An unusual invitation: quit the urban jungle for an immersive experience in an invented forest. Dancers and visitors alike connected to each other for a brief, enchanted moment.
The invitation is unusual: quit the urban jungle for an immersive experience in an invented forest. Time is suspended. Artists and visitors alike are connected to the heart of a machine that intensifies the possibilities of the body for a brief, enchanted moment.
64 pieces of bamboo suspended by cords from a copper disc pierced with holes. A living sculpture that determines the contours of new territory to share. Invited to plunge into this conjured forest, the audience reflects, responds and wanders round this highly sensitive machine. Textures and sounds from this bit of nature restored then act on the senses, unfolding in tune to the movements of the participants. A Canadian choreographer born and raised in Malaysia, Lee Su-Feh is accompanied by thoughtful artists for this interactive reflection on place and belonging.* A playful yet also meditative experience, the sculpture is both robust and fragile, like the human body itself.
Produced by battery opera performance
Concept and direction Lee Su-Feh
Space design Jesse Garlick
Development and construction Justine Chambers + Jesse Garlick + Lee Su-Feh
Guest artists Justine A. Chambers + Natalie Tin Yin + Adam Kinner + Zab Maboungou + Alessandro Sciarroni + Brian Solomon + Peter Trosztmer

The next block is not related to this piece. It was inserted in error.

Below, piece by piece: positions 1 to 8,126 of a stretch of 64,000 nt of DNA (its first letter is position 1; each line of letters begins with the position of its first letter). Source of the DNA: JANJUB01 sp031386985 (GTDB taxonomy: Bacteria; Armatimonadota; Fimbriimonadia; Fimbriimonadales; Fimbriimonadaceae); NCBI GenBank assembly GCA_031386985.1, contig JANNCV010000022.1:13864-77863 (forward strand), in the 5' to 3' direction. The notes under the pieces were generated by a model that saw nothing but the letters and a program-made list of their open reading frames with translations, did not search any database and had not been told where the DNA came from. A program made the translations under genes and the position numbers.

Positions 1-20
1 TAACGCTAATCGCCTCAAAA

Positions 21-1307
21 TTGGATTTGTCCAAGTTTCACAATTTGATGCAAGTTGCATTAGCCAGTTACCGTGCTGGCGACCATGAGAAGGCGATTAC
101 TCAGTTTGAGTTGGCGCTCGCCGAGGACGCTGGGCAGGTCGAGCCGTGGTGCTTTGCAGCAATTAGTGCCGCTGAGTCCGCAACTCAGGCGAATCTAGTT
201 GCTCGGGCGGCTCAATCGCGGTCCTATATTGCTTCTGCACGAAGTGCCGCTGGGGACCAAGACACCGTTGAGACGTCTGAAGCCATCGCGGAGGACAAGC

Co-produced by Festival TransAmériques
Presented in association with Agora de la danse
Written by Diane Jean
Translated by Neil Kroetsch
Premiered at Festival TransAmériques, Montreal, on June 1, 2017
Lee Su-Feh (Vancouver)
battery opera performance
The choreographer, dancer and teacher Lee Su-Feh has been exploring the human body for the past three decades, viewing it as a land rich in stories and rituals.
Born in Malaysia, she lived in Indonesia, Paris and London before settling in Vancouver in 1988. Trained in contemporary dance and in Chinese martial arts, she has developed a somatic approach to dance greatly influenced by her study of qi gong and Taoism. Her piece Gecko Eats Fly received the « Jeune Auteur » award at the Rencontres Chorégraphiques Internationales de Seine-St-Denis in 1998.
She has collaborated with the directors Marc Diamond, Donna Spencer, Steven Hill and with choreographers David McIntosh and Benoît Lachambre, with whom she explored the energy of the body and its spatial trajectory in Body-Scan (FTA, 2009). Her solo The Whole Beast won a BOH Cameronian Arts Award of Malaysia in 2012, and she also received an Isadora Award and a Lola Award for her contribution to contemporary dance in Vancouver.
Founded in Vancouver in 1995 by Lee Su-Feh and the multidisciplinary artist David McIntosh, the battery opera performance presents multidisciplinary projects that question the body and its habits and memories.
A mélange of dance, theatre, happenings and performance art, their shows leave lots of room for the unexpected. Audience participation is encouraged, and the dances often take place in unusual venues; Lives Were Around Me (2009) in the streets of Vancouver, M/Hotel (2011) in hotel rooms. The company tested an early version of the Dance Machine at the 2014 Dancing on the Edge festival in Vancouver.